A Map of the World 2.0 Canon

I have been reviewing a good many books that fall into the loose category of ‘World 2.0.’ Books that attempt to organize our understanding of the impact of Web 2.0 and social media. Structure the blooming, buzzing confusion, so to speak. So I thought I’d go meta and attempt to visualize this emerging canon. This graphic started as a tangent while I was making notes for my review of Tom Hayes’ Jump Point. Here’s the graphic (click for full-size), with an explanation and links to reviews below.


(Feel free to use the graphic for your own purposes. Linkbacks appreciated).

(This post and diagram were updated on June 11)

The Logic

All books in the canon are either broad or deep. There hasn’t yet been a ‘gestalt’ book (fiction or nonfiction) that does both (full disclosure, I am attempting to write one — the project is in stealth mode; send me a note if you want to know more). Among the broad-strokes books, Friedman’s The World is Flat is central, whether you love it or hate it. Whether or not you buy the arguments or the metaphor, it has framed the discourse for the entire body of literature that has come since. It spans a vastly more ambitious scope than any book since — public, private, enterprise, SMB, technology, culture, economics, globalization and sociology. It is fundamental for another reason: the great watershed seems to be enterprise-vs.-consumer markets, and it is the only truly broad treatment that spans both and goes beyond.

Wikinomics has likely cemented its place as the dominant enterprise broad-strokes classic, and Jump Point is a pretty good consumer-markets treatment. These three books anchor the broad end of the literature. The pizza slices, with radial captions, are widely regarded as the best-of-breed treatments of specific narrower issues.

Remember, as George Box said, all models are wrong, but some models are useful. I hope this is useful.

The Reviews and One-Line Abstracts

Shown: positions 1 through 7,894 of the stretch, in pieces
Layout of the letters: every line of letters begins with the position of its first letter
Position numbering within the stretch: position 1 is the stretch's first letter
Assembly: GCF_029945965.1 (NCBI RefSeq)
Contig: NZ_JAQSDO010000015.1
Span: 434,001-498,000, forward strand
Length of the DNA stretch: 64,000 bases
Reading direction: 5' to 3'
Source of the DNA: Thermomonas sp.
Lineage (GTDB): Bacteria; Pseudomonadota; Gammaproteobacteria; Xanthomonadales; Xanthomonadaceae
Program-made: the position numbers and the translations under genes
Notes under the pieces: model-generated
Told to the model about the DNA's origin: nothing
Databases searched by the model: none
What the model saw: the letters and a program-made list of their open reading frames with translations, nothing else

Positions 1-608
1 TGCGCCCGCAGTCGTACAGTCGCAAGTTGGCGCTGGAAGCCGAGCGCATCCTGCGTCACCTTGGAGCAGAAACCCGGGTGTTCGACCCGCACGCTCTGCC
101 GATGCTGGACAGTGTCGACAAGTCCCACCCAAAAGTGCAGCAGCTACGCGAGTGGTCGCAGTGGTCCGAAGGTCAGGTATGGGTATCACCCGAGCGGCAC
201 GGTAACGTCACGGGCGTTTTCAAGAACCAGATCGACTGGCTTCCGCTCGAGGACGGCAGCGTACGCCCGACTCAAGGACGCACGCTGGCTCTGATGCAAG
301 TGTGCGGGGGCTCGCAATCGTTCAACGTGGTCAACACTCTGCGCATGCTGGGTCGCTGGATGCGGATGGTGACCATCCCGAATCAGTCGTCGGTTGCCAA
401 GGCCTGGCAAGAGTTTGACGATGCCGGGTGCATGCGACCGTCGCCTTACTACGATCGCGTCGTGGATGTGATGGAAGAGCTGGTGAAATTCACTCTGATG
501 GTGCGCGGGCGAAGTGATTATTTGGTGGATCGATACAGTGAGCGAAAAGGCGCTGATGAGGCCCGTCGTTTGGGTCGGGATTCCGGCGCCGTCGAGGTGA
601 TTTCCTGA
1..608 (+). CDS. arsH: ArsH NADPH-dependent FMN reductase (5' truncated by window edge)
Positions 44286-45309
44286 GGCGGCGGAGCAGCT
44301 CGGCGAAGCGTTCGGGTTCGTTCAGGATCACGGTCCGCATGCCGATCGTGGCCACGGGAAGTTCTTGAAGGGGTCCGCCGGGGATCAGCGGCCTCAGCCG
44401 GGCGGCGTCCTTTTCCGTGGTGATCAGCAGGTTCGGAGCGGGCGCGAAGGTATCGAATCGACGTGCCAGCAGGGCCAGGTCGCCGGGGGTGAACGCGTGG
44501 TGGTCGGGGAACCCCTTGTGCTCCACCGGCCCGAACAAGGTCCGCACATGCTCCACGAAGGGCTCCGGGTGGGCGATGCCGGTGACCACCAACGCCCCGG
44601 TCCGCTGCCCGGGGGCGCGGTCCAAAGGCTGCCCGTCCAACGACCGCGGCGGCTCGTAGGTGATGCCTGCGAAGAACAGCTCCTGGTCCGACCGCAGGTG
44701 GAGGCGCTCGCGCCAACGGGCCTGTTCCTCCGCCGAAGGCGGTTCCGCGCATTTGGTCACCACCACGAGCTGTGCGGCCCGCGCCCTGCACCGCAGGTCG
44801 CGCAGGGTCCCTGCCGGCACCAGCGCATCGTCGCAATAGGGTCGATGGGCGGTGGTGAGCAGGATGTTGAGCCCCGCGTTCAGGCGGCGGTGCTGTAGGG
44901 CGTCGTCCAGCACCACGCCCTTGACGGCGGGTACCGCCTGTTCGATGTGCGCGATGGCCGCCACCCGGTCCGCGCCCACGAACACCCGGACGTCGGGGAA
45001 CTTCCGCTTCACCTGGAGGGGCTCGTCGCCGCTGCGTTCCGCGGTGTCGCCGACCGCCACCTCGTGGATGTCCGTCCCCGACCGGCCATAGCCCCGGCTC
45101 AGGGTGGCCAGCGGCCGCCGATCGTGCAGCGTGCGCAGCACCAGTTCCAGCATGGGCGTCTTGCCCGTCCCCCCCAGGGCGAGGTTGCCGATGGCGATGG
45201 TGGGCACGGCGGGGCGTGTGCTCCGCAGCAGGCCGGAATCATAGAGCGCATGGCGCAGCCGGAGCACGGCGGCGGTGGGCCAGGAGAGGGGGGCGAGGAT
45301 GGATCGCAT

I am linking to my reviews where I have them, and to Amazon where I don’t. For a book without a review (the starred ones), if you think you have a good one, send me a link. I’ll eventually scrounge around myself.

First, the horizontals

  1. The World Is Flat by Thomas Friedman*
  2. Wikinomics by Don Tapscott and Anthony Williams
  3. Jump Point by Tom Hayes

Now for the pizza slices, clockwise from 12 o’ clock, with descriptions of what each covers

  1. Workforce 2.0: Free Agent Nation by Dan Pink* covers the changing nature of the labor markets
  2. Thinking 2.0: Whole New Mind by Dan Pink covers the styles of thinking that are likely to dominate
  3. Marketing 2.0: Groundswell by Charlene Li and Josh Bernoff, which bumps Naked Conversations by Robert Scoble and Shel Israel* to second place. Covers the impact of blogs on marketing and other market-facing roles.
  4. Intelligence 2.0: The Wisdom of Crowds by James Surowiecki is the Bible of crowdsourcing, but usually used to analyze consumer market phenomena like Wikipedia more than enterprise equivalents.
  5. Law 2.0: The Future of the Internet–And How to Stop It by Jonathan Zittrain. The definitive treatment of the legal and IP culture. Something by Lawrence Lessig also probably belongs as a runner-up. Any nominations?
  6. Attitude 2.0: The Age of Speed by Vince Poscente manages to grab a small but very important slice — the acceleration-of-everything aspect
  7. Organization 2.0: The somewhat creaky and rusty The Cathedral & the Bazaar by Eric Raymond* remains the best treatment of Open Source models of organizing work.
  8. Technology 2.0: The Big Switch by Nicholas Carr covers what is happening to the underlying technology. This one was hard for me, since I wanted to make it a horizontal ‘circle’ layer but couldn’t justify it. It remains a pizza slice, albeit a big and important one.